Through the OYES scheme alone, N200 million enters Osun economy every month and this is a sum of money that was not in the economy before and, even if it did, it entered through vices. For you to know what we are doing, just take your mind back, the difference is clear. Except for the blind, those who have not lost their sight appreciate that the general revival of the state is taking place.

That is not all.  There is no local government that major road construction is not taking place. We have reduced school fees, we are building new schools, we are supporting the elders and we have increased grants to schools. I want to ask our traducers, what else would a performing governor do that we have not done?  If they tell us what is required from us apart from what I have mentioned, I am ready to learn, but I know that within the limits of our resources, Ogbeni is performing in all sectors of governance and we will never be distracted by the insinuation of those mediocre.

How far is your pledge to absorb the OYES cadets into the civil service?
The truth is that there are no vacancies for all the 20,000 OYES cadets in the civil service and we must bear that fact in mind, but, besides that, those that would be absorbed, we must be sure that they are competent and adequate for what we need them for. As much as we want to get them engaged, the services to which they would be absorbed have minimum standards and that is why examinations are being conducted to be sure.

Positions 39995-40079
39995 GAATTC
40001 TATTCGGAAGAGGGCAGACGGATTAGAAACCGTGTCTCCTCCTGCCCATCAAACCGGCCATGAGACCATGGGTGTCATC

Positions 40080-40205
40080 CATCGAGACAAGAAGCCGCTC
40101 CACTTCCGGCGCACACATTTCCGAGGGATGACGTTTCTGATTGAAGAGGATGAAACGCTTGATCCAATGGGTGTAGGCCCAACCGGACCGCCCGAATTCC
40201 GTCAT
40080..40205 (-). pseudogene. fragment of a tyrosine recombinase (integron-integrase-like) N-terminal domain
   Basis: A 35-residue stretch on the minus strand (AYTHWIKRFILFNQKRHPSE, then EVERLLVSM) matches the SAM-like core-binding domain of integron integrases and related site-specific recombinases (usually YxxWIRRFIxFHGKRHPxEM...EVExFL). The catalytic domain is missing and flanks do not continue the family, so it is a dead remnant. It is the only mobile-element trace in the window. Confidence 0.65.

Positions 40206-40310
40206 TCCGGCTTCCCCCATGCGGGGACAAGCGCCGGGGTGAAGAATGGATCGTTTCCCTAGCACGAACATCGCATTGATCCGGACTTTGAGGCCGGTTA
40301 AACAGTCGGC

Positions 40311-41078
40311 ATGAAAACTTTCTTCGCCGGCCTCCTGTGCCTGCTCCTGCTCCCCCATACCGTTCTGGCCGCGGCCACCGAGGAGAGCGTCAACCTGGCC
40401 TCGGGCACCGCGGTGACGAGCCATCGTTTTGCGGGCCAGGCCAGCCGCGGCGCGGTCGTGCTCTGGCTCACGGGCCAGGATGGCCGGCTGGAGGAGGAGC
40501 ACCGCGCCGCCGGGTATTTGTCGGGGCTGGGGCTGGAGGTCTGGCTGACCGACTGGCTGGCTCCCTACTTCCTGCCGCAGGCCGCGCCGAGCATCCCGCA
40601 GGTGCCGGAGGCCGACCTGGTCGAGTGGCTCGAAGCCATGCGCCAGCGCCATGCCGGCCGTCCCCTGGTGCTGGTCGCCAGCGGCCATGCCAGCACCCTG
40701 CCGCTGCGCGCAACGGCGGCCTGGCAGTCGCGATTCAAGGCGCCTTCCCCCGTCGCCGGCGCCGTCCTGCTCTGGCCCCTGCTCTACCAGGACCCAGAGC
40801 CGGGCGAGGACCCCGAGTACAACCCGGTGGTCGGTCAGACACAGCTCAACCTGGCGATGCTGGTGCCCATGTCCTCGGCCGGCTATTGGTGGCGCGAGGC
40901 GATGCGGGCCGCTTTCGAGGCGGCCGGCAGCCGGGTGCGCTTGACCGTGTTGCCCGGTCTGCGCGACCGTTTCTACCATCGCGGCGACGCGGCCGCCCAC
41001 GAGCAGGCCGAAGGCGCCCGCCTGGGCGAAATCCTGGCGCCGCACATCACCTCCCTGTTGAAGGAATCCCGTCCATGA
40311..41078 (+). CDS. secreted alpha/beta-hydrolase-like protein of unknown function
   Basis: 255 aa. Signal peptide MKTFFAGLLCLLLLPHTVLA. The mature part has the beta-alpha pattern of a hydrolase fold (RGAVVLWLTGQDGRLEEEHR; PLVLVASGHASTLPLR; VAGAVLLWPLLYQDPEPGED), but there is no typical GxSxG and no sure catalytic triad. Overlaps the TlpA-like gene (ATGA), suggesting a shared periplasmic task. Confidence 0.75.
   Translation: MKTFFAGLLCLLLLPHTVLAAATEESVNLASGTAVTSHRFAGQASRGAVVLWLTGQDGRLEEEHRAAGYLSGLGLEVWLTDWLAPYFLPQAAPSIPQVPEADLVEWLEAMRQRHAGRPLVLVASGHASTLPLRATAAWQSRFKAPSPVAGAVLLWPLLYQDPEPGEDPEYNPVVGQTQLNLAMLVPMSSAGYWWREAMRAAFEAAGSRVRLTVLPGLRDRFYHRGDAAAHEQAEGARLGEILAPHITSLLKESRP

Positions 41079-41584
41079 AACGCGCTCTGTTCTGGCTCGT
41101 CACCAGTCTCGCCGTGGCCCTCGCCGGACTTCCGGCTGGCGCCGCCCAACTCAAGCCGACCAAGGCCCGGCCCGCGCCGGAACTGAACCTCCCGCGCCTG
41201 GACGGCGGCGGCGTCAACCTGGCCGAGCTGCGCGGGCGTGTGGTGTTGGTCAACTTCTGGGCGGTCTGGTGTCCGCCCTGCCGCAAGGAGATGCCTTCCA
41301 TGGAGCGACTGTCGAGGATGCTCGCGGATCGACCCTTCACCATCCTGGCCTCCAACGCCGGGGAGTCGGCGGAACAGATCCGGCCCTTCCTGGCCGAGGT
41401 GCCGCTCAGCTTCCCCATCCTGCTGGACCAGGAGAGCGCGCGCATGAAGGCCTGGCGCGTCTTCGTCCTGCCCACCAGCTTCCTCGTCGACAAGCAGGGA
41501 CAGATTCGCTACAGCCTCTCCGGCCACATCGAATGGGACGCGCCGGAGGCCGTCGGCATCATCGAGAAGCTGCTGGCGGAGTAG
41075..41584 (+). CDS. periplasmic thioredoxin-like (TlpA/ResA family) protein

What we have done to favour the cadets is that if the minimum cut-off marks for non-OYES participants for the civil service job is 55 per cent, we reduced the cut-off of OYES to 40 per cent and in some cases 35 per cent, just to be sure they are absorbed. Whoever cannot meet up with that concessionary  cut-off mark, there is nothing we can do other than to find some other thing for such participants to do. Painful, but that is the best we can do.

What we have also done is to set a percentage of absorption for those in all the schemes for employment of 60 per cent OYES and 40 per cent non-OYES participant and,  to my mind, that is fair enough. We have engaged many other volunteers of the scheme in several vocations like fish farming, animal husbandry, and agriculture generally, as well as red block making among others and,  as part of their exit strategy, we are ready to support them for them to be independent.

Gov Aregbesola

Since the last governorship election in Ondo State, you have not made any comment regarding the election. Any particular reason for this?

Every vocation has strategy and most of us forget the strategies of politics. When you win, you brag; when you lose, you are barred. What happened in Ondo gave some people their bragging season and we allowed them to brag. When a man has cause to brag, allow him to brag because it is normal. Their bragging season is almost over. Coming with bragging is bashing and we had our own bashing. In democracy, the beauty of it is maturity;  you must go into every democratic contest with the zeal to win. If you win, brag;  if you lose, take your loss; identify your weaknesses; see how you can build on it and move on. It is not unlikely that there might be a rematch. Just wait and watch.